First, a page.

Collection and Distribution

The amazing outpouring of support we receive from the community helped us collect and distribute the equivalent of 31.8 million meals statewide last year.

Getting food to hungry Utahns requires considerable resources, infrastructure and management. Our relationships with statewide and national manufacturers, retailers, packers, growers, transportation companies, government agencies and other organizations, coupled with our the ability to fundraise on a statewide (and national) level, allows us to distribute food free-of-charge to our 141 partner agencies across Utah. Those partner agencies are the direct link to get much-needed food directly into the hands of Utahns facing hunger. Our resources include two large warehouses, a transportation fleet and our valuable affiliation with Feeding America, but our most important resource is the amazing support we receive from the community.

Where do we get our food?

Last year, we collected over 39 million pounds of food for Utahns facing hunger through a variety of means:

  • Grocery Rescue (36%): Our incredible partnerships with local grocery retailers gives us access to much-needed fresh and perishable food items that are nearing expiration dates, leveraging what would otherwise be food waste into a vital tool to alleviate hunger in Utah. Last year, we rescued just under 14 million pounds of edible food from 225 grocery stores across the state, thereby keeping millions of pounds of food out of local landfills.
  • National Commercial Donations (25%): Being a member of Feeding America’s nationwide network of food banks gives us access to food made available thanks to national vendors, producers and other food banks across the country. Often, we are able to obtain these items for just the cost of transportation. In addition, our partnerships with local transportation companies sometimes means that these food items are picked up and delivered to us free-of-charge.
  • Government Commodities (17%): Utah Food Bank is a distributor of USDA commodities allotted for programs and agencies that provide emergency food assistance to Utah residents.
  • Local Commercial Donations (13%): Local commercial food distributors include growers, manufacturers and retailers. Donated food may consist of seasonal, surplus or discontinued items, or food in damaged containers.
  • Food Drives (5%): Utah Food Bank collects approximately 2 million pounds annually from community food drives that are often coordinated statewide with local agencies. While the amount collected from food drives is relatively small in relation to the total poundage we distribute each year, it is crucial because it provides a variety of food that we are often unable to offer from commercial donations or purchased food.
  • Purchased (4%): On occasion, Utah Food Bank purchases specific food items to help fill in gaps in what we receive through other donation sources.
36%17%13%5%4%GroceryRescueGovernmentCommoditiesLocal CommercialDonationsFood DrivesPurchased25%NationalCommercial Donations

Where does our food go?

Last year, Utah Food Bank distributed 38.1 million pounds of food, the equivalent of 31.8 million meals, to Utahns facing hunger across the state.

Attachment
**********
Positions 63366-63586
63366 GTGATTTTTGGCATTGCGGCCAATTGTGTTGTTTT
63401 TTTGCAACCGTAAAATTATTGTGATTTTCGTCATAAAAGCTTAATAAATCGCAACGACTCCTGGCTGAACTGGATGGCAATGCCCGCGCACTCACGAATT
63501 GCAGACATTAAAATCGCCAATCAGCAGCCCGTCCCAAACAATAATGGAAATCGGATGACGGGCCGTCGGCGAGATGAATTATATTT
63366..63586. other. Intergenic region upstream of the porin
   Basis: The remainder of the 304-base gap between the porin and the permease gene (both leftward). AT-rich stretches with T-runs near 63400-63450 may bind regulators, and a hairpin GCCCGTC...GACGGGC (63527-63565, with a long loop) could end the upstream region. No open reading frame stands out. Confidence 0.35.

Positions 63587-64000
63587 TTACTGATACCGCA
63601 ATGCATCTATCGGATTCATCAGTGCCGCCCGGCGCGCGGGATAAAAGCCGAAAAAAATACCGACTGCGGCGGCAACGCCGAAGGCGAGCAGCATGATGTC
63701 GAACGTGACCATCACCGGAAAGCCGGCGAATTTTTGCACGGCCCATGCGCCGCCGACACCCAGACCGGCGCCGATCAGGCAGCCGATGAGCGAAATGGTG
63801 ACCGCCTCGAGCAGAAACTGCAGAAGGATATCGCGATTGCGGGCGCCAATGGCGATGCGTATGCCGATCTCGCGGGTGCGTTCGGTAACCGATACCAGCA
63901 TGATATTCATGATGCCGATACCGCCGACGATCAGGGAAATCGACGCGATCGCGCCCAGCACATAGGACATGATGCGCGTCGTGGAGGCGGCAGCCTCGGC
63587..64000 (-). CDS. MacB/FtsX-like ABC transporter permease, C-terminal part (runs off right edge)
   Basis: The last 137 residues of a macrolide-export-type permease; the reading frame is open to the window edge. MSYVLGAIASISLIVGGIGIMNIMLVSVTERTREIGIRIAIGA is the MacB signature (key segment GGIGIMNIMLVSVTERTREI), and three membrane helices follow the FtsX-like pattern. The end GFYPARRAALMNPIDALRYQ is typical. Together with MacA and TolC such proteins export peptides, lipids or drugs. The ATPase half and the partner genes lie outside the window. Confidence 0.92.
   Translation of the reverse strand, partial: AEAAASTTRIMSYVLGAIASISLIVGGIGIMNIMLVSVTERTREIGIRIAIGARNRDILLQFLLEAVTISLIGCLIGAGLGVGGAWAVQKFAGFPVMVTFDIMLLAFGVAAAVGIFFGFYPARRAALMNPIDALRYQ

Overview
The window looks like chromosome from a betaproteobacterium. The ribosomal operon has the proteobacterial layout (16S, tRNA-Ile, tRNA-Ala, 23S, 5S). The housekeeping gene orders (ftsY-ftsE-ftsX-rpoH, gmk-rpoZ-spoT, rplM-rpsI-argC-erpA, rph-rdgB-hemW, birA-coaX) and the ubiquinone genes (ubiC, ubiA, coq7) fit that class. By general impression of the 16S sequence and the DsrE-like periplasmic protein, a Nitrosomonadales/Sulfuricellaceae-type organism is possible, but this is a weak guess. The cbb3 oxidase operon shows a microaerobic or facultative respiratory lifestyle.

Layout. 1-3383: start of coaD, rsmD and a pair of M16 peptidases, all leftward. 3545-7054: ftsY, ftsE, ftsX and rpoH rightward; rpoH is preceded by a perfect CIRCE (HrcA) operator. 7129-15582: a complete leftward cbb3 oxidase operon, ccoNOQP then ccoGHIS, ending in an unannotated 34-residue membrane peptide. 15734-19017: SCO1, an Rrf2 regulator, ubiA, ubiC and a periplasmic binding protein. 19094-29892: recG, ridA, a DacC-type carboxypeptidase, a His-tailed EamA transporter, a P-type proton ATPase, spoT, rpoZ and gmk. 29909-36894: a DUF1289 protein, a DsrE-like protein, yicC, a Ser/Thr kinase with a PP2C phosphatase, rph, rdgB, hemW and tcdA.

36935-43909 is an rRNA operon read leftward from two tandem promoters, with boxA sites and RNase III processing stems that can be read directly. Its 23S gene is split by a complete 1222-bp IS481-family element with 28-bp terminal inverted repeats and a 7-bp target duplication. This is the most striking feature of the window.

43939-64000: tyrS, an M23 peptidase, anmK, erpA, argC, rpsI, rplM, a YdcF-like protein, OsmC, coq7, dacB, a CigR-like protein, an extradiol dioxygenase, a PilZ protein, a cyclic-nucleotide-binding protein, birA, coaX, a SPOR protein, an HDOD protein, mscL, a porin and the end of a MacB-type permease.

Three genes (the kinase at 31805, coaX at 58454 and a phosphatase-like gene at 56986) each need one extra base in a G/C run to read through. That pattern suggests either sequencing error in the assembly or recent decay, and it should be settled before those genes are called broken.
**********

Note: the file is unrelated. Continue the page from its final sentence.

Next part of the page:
Emergency Food Assistance: Emergency Food Assistance is the central means by which we distribute food to children, seniors and families in need throughout the state. Food is collected in our warehouses, then distributed through our statewide network of 141 partner agencies. Find your local food pantry here.

Mobile School Pantry: Utah Food Bank’s newest program, Mobile School Pantry, complements both school meal programs and our other childhood hunger programs. It provides a cost-effective food distribution point for children and their families at the end of the school day in a safe and trusted environment—the school playground. Last year, through distribution at 54 school sites, we were able to reach 234,507 individuals, 130,022 of whom were children. This year, we are serving 67 sitesand the program continues to grow!

Kids Cafe: Our Kids Cafe program provides free snacks and evening meals in partnership with after-school sites at local elementary schools, Boys & Girls Clubs and community centers. Last year, we served 326,080 meals to children at risk of hunger at 52 after-school sites.

BackPack Program: Utah Food Bank’s BackPack program works in conjunction with 37 after-school sites and is carefully designed to mitigate the stigma that is so often associated with hunger. Last year, Utah Food Bank furnished 61,220 packs of food to help sustain Utah children during weekends when they lack access to school meal programs. Food items distributed through this program are kid-friendly and easy to prepare foods such as instant oatmeal, canned ravioli and macaroni and cheese.

Mobile Pantry Program: Mobile Pantries provide support to Utahns facing hunger in communities that are underserved by traditional brick-and-mortar pantries. Mobile Pantries also bring food to areas where clients lack sufficient transportation to access the nearest food pantry.

Food Box Programs: Utah Food Bank provides free, monthly food assistance to homebound seniors and people with disabilities living in poverty. Each food box contains approximately one week’s worth of non-perishable food, plus as much fresh food as available. We receive nutritious foods directly from the USDA through the Commodity Supplemental Food Program (CSFP) for distribution to Utahns living in poverty who are at least 60 years of age. Last year, we distributed 41,070 boxes of food through these programs, helping seniors and people with disabilities who often have to choose between food on their tables and life-saving medicines.

Call To Action Icon

Stretching Your Donations

Utah Food Bank can stretch each $1 donated into $7.81 of goods and services.

Give Food Give Money